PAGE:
Public Art

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Art Waves commentaries, 2004-2009: A Selection

© 2010 Helen A. Harrison. No reproduction without permission.

Public Art

Broadcast 3/2/06

After the mural or sculpture is unveiled, after the dignitaries make their speeches, after the donors are thanked and the ribbons are cut, who is responsible for taking care of the works of art that grace our public spaces? All too often, little thought is given to maintenance. Like the buildings and civic spaces they occupy, the artworks can deteriorate if they aren’t properly cared for. But they need a special kind of care, which their stewards, all too often, are not equipped to provide.

The point was brought home in a recent article in the New York Times Long Island section, which reported on condition problems with the murals in the auditorium of the Setauket Elementary School. Here is a case of well-meaning intervention gone wrong. After being removed, cleaned and restored, at a cost of $50,000, the murals were returned to the auditorium, which had been renovated and enlarged. But the improvements to the building were not good for the murals. Improper installation and unsuitable environmental conditions now threaten their long-term survival, and the cash-strapped school is not about to spend the money to create museum-quality climate control. Given its educational priorities, and a budget that doesn’t include a line for art conservation, how can the school be expected to deal with this problem?

This question is by no means unique to Setauket Elementary. In the 1930s, hundreds of public buildings around the country, from court houses and post offices to schools, libraries, hospitals, housing projects–even prisons and sewage treatment plants–acquired artwork commissioned by the various art programs of the New Deal. Technically, these pieces are still owned by the federal government, which financed their creation, but just try to get Uncle Sam to pay for their upkeep. Under the current administration, pious as they are, you haven’t got a prayer.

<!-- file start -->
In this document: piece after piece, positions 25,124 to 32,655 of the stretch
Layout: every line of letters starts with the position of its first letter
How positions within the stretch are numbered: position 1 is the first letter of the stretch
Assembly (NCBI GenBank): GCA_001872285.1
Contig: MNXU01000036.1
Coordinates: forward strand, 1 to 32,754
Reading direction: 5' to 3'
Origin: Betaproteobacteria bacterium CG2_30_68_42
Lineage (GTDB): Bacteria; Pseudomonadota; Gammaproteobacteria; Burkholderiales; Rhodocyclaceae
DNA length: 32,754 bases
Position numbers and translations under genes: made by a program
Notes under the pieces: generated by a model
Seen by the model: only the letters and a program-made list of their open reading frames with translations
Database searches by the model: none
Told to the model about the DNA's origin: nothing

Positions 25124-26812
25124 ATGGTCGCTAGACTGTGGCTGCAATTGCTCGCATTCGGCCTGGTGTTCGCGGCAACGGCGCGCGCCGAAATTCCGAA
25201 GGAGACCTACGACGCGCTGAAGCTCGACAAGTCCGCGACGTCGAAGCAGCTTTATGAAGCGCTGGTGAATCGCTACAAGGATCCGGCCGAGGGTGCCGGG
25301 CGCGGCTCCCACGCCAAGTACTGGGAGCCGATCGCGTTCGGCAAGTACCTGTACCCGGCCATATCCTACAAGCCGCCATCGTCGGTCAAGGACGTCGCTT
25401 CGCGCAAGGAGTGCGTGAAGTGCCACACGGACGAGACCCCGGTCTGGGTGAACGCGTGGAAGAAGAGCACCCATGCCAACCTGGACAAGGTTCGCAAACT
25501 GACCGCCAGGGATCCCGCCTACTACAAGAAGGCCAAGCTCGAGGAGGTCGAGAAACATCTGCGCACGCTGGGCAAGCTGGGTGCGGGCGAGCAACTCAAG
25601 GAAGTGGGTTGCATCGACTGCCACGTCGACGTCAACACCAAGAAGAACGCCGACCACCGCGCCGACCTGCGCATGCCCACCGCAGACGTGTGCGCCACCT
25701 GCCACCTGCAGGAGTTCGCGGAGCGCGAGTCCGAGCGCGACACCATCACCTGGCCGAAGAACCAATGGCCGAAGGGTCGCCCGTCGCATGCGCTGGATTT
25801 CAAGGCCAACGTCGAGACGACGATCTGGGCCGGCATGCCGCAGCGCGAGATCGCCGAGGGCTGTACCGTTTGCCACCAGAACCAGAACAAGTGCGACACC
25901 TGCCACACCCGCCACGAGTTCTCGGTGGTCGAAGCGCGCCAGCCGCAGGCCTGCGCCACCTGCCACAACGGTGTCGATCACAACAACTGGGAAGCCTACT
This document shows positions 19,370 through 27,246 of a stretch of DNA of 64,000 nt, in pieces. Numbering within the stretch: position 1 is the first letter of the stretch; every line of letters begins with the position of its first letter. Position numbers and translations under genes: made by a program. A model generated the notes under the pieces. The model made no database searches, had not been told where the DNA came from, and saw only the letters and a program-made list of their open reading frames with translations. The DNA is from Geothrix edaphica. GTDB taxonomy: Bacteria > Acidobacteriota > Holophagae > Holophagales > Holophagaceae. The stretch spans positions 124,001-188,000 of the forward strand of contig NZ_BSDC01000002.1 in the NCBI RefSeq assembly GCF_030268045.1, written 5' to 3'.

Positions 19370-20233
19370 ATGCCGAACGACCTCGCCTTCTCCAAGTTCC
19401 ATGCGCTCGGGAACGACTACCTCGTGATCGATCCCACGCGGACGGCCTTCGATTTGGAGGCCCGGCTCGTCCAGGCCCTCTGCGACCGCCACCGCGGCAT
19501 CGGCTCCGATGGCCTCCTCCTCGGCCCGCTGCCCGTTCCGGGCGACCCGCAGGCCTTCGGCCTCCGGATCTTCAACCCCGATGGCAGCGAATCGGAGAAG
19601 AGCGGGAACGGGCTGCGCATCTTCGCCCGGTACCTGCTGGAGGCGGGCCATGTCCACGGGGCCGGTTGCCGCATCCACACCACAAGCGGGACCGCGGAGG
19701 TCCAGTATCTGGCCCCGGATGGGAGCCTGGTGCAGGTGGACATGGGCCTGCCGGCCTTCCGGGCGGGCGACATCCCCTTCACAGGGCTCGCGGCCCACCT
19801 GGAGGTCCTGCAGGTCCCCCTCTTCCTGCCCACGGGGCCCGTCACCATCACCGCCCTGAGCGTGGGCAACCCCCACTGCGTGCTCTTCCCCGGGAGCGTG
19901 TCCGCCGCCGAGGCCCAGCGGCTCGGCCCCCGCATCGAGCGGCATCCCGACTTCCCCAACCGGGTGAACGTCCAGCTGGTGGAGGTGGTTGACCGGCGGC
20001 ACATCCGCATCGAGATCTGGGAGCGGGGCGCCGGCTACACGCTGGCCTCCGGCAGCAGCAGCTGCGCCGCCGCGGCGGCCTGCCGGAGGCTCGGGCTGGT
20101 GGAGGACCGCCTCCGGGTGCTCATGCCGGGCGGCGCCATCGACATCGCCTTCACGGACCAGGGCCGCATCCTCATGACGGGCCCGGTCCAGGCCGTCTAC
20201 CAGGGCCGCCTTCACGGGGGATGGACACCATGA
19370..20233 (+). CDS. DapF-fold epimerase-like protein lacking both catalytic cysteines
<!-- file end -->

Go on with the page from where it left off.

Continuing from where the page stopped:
Even privately financed public art, like the imposing monument commemorating the founding of Smithtown, Long Island [right], is often the victim of benign neglect. Charles Rumney’s 14-foot bronze statue of “Whisper,” the bull that legend says was ridden by Richard Smith to establish his claim to the land that is now Smithtown, was commissioned by a Smith descendent in 1923, although the town didn’t have the will or the money to install it until 1941.

This is a true Long Island landmark, in my opinion the finest public sculpture in the region, but any casual observer can see that it’s badly in need of restoration. Decades of exposure to the weather, air pollution, and the lack of routine maintenance have left its surface pitted and stained. It probably suffers from bronze disease, which will eventually erode it beyond repair. Annual waxing could have prevented this destructive process, but what did Smithtown know about sculpture preservation?

When you buy a house, you know that sooner or later it’ll need a paint job and a new roof. You know that your car needs an oil change every so many miles, and that if you don’t have your teeth cleaned regularly they’ll fall out. In the public sphere, our parks, beaches and other amenities need constant care to keep them in good condition. So why would you assume that art needs no maintenance?

I’d like to suggest that whenever a public artwork is commissioned, the deal includes an endowment for its upkeep. It wouldn’t take much money to ensure the survival of our monuments–all it takes, in fact, is the realization that they can’t survive on their own.

For “In the Morning,” I’m Helen Harrison.

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